Three Generations of Photographers
This stone building with the rounded façade located at Saint-Jean and Couillard used to house the studios of Québec City’s leading photographers, the Livernois family. The huge dormer on the roof provided ideal lighting for studio portraits, but many other types of images are included in the incredibly rich collection of some 300,000 photographs that the family has left to posterity.
Photographer and entrepreneur
Jules-Isaïe Benoît dit Livernois opened his first photography studio in Québec City in 1854. This was still very recent technology, having been invented some 15 years earlier, but it was already very popular with local residents. Livernois worked mainly as a portrait photographer. His customers were especially fond of his little “calling card”–sized paper portraits that were exchanged between friends and family.
The business was so profitable that Livernois soon opened two other studios. In addition to taking portraits, he also photographed monuments, artwork, and historic artefacts to educate the public and conserve French Canadian heritage. He sold these images in his three studios.
A photographer in her own right
When Jules-Isaïe Livernois died at the age of only 34 in 1865, his widow Élise L’Hérault dit L’Heureux took over the family business. She had been involved in every aspect since the opening of the first studio, from operating the camera to developing film in the darkroom. She had all the experience required.
She partnered shortly thereafter with her son-in-law, the photographer Louis Bienvenu, and the Livernois & Bienvenu studio expanded its business with photographs of tourist attractions in Québec City and the surrounding area. Tourists could now buy souvenirs of their visits to Charlevoix or their outings to the Sainte-Anne Falls some fifty kilometres from Québec City.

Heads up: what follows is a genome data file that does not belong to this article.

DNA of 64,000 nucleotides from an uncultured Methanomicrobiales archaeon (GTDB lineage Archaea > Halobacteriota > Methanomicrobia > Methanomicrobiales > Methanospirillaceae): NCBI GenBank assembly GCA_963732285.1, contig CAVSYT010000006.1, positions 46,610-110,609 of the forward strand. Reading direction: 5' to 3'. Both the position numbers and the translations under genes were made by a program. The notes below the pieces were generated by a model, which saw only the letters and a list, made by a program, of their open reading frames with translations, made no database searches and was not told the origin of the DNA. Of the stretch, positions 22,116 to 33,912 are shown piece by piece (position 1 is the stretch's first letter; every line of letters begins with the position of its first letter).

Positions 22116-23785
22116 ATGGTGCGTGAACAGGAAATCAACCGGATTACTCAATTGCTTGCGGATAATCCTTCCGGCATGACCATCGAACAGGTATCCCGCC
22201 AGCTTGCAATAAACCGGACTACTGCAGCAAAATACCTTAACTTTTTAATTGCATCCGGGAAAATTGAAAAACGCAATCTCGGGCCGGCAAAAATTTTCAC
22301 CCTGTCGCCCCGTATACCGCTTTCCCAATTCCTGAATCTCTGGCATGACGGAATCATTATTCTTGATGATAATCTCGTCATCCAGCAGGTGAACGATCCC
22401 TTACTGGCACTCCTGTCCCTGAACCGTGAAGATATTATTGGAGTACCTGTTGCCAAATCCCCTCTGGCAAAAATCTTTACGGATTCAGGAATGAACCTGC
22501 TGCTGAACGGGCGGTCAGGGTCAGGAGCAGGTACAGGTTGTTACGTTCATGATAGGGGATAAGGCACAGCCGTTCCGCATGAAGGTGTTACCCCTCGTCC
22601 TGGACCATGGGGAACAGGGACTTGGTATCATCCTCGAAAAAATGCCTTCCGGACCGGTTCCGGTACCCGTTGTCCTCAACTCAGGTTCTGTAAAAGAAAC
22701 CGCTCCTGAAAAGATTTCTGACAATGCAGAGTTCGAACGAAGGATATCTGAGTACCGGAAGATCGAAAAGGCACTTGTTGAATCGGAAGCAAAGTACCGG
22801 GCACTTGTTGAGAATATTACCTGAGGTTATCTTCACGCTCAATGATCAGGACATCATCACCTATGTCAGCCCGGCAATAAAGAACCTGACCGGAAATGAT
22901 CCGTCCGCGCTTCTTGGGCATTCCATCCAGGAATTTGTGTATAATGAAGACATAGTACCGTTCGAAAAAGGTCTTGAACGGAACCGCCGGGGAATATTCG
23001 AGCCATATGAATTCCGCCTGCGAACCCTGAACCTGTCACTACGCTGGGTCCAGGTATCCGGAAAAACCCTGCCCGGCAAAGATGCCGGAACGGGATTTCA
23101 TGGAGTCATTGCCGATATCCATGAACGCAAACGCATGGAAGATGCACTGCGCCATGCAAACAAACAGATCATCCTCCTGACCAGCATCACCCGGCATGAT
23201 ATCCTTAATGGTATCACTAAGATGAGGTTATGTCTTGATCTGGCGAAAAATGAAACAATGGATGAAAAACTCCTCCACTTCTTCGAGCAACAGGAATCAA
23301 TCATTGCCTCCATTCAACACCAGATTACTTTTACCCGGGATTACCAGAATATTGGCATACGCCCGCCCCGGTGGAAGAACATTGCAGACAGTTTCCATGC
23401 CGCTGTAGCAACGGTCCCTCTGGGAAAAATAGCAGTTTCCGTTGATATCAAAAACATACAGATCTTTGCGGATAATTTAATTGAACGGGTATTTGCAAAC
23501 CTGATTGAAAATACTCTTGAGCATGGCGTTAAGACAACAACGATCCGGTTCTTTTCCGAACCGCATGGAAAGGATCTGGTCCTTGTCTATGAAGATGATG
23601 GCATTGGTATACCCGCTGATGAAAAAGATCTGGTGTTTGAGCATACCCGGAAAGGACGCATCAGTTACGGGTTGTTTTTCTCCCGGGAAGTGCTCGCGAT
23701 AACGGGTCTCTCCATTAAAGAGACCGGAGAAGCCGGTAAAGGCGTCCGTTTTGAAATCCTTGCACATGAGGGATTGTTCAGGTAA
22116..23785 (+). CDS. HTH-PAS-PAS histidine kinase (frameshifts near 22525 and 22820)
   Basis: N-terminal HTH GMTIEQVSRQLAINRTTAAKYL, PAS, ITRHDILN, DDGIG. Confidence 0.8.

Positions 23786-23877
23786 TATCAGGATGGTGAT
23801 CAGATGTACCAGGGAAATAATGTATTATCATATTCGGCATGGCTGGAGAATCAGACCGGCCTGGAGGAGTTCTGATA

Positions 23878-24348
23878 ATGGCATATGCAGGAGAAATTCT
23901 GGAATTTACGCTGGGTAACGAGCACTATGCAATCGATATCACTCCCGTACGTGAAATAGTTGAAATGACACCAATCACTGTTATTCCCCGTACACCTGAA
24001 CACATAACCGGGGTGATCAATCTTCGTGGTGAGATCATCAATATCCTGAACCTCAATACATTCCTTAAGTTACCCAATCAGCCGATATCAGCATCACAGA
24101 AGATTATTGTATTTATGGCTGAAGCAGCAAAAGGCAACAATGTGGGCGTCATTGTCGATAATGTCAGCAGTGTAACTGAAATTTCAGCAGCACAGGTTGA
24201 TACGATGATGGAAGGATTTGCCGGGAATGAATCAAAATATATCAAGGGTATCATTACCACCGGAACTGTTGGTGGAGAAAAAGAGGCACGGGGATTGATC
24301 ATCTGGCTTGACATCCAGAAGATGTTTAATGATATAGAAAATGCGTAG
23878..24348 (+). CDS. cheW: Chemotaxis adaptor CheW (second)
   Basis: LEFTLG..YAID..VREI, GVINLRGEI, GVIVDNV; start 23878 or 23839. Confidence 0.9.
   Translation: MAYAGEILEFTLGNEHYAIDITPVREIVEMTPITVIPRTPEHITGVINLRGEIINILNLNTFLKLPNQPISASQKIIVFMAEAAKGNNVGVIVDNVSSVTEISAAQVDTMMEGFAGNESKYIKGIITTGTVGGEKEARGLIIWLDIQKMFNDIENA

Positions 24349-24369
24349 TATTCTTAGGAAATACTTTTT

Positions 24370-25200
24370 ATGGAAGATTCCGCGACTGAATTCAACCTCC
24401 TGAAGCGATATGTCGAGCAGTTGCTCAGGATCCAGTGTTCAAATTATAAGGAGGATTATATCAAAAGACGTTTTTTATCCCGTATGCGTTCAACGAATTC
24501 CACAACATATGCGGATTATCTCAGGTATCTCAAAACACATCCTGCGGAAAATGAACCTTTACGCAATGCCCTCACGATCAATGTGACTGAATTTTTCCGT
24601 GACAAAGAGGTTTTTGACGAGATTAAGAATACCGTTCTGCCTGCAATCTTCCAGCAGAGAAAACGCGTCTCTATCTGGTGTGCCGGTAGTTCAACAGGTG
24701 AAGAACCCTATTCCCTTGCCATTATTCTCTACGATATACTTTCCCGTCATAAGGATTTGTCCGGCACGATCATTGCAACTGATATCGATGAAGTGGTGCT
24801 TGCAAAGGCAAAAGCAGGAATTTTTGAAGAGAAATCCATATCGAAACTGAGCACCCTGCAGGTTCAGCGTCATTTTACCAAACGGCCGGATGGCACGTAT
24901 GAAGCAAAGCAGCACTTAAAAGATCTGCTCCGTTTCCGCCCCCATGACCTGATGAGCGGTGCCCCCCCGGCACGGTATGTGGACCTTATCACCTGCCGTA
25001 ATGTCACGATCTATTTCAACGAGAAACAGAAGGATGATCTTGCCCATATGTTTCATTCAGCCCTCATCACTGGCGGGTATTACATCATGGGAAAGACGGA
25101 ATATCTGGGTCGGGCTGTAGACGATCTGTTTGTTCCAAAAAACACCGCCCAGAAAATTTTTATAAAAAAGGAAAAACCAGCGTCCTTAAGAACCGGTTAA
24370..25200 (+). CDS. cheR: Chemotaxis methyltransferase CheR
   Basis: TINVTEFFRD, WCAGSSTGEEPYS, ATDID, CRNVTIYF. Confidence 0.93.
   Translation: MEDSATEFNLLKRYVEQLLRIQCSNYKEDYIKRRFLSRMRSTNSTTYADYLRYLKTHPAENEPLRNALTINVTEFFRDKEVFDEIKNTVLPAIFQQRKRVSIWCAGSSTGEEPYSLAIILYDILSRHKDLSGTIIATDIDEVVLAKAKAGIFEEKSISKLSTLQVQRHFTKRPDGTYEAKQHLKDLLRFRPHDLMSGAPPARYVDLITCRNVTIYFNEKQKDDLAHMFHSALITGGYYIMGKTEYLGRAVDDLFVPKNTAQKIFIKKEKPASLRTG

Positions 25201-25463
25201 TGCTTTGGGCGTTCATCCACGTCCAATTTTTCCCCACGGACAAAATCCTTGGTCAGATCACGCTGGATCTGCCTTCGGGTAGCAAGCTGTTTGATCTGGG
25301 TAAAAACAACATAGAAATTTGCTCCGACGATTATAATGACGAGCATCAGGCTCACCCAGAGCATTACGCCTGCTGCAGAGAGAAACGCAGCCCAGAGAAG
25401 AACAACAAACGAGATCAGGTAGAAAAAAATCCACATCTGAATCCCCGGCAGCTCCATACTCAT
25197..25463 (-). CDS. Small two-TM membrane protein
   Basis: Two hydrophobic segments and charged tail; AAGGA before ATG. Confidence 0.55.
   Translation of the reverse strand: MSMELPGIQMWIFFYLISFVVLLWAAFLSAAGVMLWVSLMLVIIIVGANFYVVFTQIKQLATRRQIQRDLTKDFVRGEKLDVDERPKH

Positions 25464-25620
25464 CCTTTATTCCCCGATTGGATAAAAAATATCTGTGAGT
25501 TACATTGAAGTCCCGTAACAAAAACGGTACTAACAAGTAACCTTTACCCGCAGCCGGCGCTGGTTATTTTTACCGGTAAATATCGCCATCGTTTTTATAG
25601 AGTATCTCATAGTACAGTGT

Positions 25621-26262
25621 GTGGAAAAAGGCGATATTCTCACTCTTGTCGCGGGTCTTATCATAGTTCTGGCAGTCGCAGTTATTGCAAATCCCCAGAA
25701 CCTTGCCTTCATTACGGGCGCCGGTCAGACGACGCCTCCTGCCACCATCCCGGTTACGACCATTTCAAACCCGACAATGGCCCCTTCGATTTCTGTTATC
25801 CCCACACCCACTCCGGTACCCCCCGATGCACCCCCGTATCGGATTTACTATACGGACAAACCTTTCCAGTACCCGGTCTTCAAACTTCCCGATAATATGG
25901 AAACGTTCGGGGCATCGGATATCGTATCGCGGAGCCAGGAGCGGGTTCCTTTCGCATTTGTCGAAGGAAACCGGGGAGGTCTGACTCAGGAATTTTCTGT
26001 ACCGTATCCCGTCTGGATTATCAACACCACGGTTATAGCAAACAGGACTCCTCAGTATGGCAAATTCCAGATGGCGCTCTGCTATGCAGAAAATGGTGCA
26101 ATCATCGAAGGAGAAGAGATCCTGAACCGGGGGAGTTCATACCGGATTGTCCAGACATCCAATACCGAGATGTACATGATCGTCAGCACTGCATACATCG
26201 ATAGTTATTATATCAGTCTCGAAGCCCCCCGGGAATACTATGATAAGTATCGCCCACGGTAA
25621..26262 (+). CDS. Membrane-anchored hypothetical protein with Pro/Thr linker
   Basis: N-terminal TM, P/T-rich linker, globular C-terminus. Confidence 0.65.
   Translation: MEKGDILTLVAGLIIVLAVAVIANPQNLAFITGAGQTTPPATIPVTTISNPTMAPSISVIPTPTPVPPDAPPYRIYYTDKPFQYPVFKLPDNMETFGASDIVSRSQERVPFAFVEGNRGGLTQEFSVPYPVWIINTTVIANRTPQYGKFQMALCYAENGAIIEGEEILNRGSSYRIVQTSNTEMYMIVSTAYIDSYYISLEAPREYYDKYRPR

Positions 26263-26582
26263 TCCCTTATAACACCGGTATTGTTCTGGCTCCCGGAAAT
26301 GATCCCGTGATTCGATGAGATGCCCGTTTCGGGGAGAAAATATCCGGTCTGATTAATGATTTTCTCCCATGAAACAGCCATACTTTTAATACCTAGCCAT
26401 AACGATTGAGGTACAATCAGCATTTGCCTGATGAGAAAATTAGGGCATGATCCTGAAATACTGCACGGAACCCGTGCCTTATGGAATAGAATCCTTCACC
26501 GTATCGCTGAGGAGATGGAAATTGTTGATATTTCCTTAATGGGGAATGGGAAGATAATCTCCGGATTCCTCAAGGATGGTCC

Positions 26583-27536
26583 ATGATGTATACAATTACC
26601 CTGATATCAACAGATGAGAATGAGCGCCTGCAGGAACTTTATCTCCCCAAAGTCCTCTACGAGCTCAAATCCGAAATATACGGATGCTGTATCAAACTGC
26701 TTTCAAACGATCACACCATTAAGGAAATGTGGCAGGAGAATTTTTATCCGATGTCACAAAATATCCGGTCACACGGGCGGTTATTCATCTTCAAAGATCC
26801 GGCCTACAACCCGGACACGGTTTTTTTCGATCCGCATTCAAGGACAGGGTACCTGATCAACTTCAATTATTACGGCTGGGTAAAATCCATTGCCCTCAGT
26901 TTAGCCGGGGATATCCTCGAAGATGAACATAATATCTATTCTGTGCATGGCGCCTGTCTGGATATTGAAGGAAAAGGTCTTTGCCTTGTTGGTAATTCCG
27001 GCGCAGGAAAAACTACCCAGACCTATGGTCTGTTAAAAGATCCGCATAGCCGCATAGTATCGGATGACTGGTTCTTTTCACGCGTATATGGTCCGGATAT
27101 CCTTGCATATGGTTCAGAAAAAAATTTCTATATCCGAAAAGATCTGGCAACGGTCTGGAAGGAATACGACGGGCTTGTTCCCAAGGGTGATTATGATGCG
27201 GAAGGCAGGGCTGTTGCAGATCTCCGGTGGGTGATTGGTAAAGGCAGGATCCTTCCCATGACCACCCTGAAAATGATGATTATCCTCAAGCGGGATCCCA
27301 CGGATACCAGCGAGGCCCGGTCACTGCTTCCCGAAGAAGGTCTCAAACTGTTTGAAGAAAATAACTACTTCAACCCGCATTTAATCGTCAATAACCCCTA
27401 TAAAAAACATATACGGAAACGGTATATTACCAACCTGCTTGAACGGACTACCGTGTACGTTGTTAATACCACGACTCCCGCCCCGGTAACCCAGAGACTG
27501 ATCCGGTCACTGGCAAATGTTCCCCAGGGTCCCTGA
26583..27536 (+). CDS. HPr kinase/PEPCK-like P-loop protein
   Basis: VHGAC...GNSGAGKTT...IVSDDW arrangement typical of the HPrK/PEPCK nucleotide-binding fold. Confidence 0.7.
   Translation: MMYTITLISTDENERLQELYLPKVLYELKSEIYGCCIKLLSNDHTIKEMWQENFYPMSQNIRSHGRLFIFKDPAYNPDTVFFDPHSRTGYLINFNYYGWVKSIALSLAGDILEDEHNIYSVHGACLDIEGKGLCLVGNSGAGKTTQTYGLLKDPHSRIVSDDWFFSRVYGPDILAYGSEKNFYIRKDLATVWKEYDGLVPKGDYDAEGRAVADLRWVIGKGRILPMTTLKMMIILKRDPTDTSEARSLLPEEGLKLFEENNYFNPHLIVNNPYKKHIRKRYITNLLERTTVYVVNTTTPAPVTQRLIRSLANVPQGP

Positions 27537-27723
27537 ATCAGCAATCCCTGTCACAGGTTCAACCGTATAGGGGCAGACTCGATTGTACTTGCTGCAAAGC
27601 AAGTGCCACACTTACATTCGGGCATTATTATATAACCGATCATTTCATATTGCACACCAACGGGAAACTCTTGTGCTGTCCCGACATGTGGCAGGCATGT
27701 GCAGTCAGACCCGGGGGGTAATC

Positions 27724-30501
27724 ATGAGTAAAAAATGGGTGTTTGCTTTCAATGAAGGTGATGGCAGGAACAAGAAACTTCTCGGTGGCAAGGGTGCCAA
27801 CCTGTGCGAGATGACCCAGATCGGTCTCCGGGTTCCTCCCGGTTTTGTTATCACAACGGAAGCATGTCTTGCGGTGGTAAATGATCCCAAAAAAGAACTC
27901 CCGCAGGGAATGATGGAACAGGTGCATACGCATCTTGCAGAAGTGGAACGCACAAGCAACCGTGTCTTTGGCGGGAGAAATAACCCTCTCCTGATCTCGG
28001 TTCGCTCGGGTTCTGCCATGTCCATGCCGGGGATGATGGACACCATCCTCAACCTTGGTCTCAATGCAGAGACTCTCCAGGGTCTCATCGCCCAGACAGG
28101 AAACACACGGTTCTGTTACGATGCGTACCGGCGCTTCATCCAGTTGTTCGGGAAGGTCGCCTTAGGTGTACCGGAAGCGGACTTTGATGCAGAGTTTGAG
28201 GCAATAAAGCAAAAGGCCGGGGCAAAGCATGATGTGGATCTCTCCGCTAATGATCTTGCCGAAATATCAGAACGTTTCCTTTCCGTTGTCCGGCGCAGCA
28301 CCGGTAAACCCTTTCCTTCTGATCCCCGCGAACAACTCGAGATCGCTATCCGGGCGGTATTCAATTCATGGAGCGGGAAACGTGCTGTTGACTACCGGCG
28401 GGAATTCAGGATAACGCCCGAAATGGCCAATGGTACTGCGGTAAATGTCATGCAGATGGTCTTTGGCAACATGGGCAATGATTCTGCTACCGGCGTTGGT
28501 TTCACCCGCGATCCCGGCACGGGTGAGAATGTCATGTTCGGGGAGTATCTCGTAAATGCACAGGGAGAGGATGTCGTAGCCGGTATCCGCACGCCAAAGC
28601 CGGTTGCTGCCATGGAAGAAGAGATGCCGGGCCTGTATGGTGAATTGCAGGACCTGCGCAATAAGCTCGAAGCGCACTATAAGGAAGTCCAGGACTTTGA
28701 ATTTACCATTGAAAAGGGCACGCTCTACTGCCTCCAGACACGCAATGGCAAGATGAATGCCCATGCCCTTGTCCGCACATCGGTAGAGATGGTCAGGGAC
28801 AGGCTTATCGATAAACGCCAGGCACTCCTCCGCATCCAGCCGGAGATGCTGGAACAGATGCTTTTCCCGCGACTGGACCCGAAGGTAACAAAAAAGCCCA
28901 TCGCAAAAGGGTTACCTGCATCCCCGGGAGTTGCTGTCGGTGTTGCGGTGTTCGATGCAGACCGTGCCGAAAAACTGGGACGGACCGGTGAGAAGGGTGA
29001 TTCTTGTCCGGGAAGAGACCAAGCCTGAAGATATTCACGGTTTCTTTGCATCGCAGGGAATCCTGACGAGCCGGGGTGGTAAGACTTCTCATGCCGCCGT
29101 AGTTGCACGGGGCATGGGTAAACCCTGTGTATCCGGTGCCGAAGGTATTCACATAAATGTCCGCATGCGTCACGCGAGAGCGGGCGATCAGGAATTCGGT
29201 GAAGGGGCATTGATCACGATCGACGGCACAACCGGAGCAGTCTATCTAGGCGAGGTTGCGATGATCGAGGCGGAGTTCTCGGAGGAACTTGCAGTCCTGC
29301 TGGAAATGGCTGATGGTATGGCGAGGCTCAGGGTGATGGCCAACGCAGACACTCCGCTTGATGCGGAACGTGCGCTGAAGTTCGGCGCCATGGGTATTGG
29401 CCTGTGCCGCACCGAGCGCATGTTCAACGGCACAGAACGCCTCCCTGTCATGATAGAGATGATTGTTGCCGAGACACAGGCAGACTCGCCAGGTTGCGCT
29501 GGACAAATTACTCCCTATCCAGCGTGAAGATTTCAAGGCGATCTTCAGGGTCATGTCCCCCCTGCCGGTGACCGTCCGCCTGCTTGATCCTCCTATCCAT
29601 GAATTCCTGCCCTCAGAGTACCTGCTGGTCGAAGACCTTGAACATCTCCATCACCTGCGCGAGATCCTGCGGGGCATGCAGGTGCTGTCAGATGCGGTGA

A refined artistic touch
Jules-Ernest Livernois, son of Élise and Jules-Isaïe, took over the family business in 1873. In 1889 he consolidated all operations at the rue Saint-Jean location and set up his studio and his home in this expansive building, which was perfectly suited for photography. The large, south-facing dormer window provided the bright lighting needed to take photos on plates and paper at a time when powerful artificial lighting was not yet available.
Jules-Ernest Livernois became Québec City’s most sought-after photographer. The artistic touch he added to his landscape photos created a strong demand for his work from clients such as railway companies and Québec’s Ministry of Public Works. He documented the construction of the parliament building, the inauguration of the Dufferin terrace, and the opening of many new rail lines. His scenic images of Lac-Saint-Jean helped promote colonization in the region, and his photos of the great tourists resorts were used for promotional purposes.
The end of a great era
Jules Livernois took over from his father Jules-Ernest in 1898. In addition to the studio, he looked after the pharmacy his father had opened on the building’s ground floor. Under his direction, the business continued to dominate Québec City’s photography market. He was hired for some very big projects, including the 300th anniversary of the city’s founding in 1908. But by the time of his death in 1952, though the studio was still in business, the golden age of Livernois photography had passed, a victim of easy consumer access to cameras. After over a hundred years in business, the studio closed its doors in 1974.
A seemingly endless collection of photos
Today, the massive archive of photos collected over decades by three generations of the Livernois family is stored at Bibliothèque et Archives nationales du Québec. These photos offer a glimpse of the past, bear witness to the transformation of Québec City and the surrounding regions, and reveal surprising historical facts.